Lex Brown

Deli Gallery
10-16 46th Avenue
June 9, 2017–July 9, 2017

View of “Immortal Duck,” 2017.

Don’t let those foam cinder blocks on the floor fool you. Lex Brown’s first solo exhibition ain’t soft—it’s a razor-edged debut with a droll twist. “Immortal Duck” departs from Looney Tunes’ iconic 1951 “Hunting Trilogy,” where Daffy Duck is shot multiple times by Elmer Fudd but never dies, like some eternal god in an Attic comedy—though the cartoon is, of course, deeply American and quite current, with vainglorious characters center stage, avaricious and always craving attention. But Brown mines Daffy Duck’s enduring potential as positive and perhaps even as an avatar. (From the poem on the press release: “She’s like that duck, quack / here forever / and always fine, / So I don’t worry about that shit getting taken by Fudd, Bugs, / Bud, Chuck, / Chad, Brad, or any other brat wabbit.”)

Wave Sandwich (all works 2017), a fleshy, Oldenburgesque burger patty and grimy bun made from steel, chicken wire, fiberglass resin, burlap, casters, and paint, crushes one of the squishy cinder blocks. The work features the word rage in negative—or maybe it’s race? This searing ambiguity runs across a few more works in the show, yet the strongest pieces here are clear in their direct address. “Wabbit Season” is a series of laminated ink-on-paper drawings of Daffy Duck’s face. Dotted around the gallery, the works recall some of Joyce Pensato’s paintings, but Brown’s take is looser. A slew of hasty lines transform the character’s visage across multiple pictures—we get anger, satisfaction, curiosity, confusion—but most of all we see Brown having fun with these incisive works, which might just be the best survival strategy.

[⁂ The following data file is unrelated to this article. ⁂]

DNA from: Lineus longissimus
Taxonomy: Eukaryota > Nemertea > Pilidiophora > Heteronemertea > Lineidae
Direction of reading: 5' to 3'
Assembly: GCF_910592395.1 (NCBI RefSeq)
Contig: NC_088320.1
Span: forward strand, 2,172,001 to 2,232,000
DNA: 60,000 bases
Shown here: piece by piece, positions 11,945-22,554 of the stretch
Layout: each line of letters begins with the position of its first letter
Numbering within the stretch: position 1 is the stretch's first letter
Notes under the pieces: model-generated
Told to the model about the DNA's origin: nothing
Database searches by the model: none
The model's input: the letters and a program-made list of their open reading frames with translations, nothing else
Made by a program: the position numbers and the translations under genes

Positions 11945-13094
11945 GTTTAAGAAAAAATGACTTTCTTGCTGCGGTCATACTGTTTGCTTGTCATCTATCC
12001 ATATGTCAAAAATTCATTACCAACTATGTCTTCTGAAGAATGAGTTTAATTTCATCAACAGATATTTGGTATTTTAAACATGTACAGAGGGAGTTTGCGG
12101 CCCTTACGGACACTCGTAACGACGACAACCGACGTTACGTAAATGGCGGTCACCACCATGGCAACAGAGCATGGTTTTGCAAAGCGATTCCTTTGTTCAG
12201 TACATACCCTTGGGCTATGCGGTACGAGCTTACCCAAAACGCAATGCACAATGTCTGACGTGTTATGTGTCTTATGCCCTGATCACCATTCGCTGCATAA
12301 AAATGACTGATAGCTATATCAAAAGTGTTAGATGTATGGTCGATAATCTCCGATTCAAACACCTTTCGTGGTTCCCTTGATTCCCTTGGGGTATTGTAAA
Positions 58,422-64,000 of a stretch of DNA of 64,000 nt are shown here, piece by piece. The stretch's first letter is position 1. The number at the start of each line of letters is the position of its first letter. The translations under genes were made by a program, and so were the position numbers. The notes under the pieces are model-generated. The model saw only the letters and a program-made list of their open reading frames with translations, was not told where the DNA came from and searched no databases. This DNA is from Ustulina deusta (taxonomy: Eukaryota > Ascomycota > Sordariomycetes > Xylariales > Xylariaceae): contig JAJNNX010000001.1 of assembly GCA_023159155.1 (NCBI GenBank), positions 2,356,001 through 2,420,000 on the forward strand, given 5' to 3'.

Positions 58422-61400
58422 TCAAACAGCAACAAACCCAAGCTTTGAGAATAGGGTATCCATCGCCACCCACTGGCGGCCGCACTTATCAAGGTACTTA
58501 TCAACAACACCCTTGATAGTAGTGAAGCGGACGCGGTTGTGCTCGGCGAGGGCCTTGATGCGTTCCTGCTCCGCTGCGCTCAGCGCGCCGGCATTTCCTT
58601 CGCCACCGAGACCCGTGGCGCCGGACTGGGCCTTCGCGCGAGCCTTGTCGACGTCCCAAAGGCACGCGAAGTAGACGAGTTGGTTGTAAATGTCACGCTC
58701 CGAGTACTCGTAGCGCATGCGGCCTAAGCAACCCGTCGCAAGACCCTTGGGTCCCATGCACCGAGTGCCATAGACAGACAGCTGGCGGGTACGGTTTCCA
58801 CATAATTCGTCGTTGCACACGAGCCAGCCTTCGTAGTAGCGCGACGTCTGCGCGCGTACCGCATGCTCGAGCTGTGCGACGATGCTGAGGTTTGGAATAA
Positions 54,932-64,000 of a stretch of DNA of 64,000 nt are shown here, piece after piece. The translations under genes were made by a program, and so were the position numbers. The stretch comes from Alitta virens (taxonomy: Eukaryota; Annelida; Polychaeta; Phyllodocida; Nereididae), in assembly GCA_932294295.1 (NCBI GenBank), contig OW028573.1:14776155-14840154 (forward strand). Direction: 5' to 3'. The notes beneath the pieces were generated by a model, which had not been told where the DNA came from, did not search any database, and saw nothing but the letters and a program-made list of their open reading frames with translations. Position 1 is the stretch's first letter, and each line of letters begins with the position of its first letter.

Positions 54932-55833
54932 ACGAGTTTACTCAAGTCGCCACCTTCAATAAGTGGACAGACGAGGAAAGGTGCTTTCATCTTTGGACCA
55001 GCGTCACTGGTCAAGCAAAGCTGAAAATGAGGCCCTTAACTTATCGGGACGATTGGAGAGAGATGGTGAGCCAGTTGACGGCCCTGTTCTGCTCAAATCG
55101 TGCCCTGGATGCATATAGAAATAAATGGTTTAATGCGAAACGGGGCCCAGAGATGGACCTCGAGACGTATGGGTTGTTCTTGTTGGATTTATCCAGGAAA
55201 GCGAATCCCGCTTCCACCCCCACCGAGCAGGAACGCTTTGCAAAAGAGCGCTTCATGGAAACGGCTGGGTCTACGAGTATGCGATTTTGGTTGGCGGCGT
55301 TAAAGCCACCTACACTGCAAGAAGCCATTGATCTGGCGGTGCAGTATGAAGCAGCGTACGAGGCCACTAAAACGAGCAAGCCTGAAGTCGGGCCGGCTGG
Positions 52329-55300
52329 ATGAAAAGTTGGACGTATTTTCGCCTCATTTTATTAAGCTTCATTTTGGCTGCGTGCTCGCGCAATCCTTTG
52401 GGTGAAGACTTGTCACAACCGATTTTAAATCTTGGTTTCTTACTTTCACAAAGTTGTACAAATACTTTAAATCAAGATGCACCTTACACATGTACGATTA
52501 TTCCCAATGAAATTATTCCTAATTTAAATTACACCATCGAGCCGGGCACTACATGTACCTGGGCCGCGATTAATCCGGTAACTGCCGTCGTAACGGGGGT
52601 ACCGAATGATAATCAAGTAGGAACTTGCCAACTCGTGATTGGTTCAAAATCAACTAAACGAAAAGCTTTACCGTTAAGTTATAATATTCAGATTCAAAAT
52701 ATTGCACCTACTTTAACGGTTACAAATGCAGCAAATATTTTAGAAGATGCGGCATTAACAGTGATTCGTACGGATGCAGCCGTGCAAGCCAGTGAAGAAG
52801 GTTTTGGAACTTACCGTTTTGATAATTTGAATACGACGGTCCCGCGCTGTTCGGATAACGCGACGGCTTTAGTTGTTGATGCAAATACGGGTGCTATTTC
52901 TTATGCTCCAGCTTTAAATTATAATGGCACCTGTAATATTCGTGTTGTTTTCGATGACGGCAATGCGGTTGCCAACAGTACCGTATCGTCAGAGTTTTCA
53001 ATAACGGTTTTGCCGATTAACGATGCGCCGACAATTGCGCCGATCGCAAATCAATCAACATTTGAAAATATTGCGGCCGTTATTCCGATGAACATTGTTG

Lauren O'Neill-Butler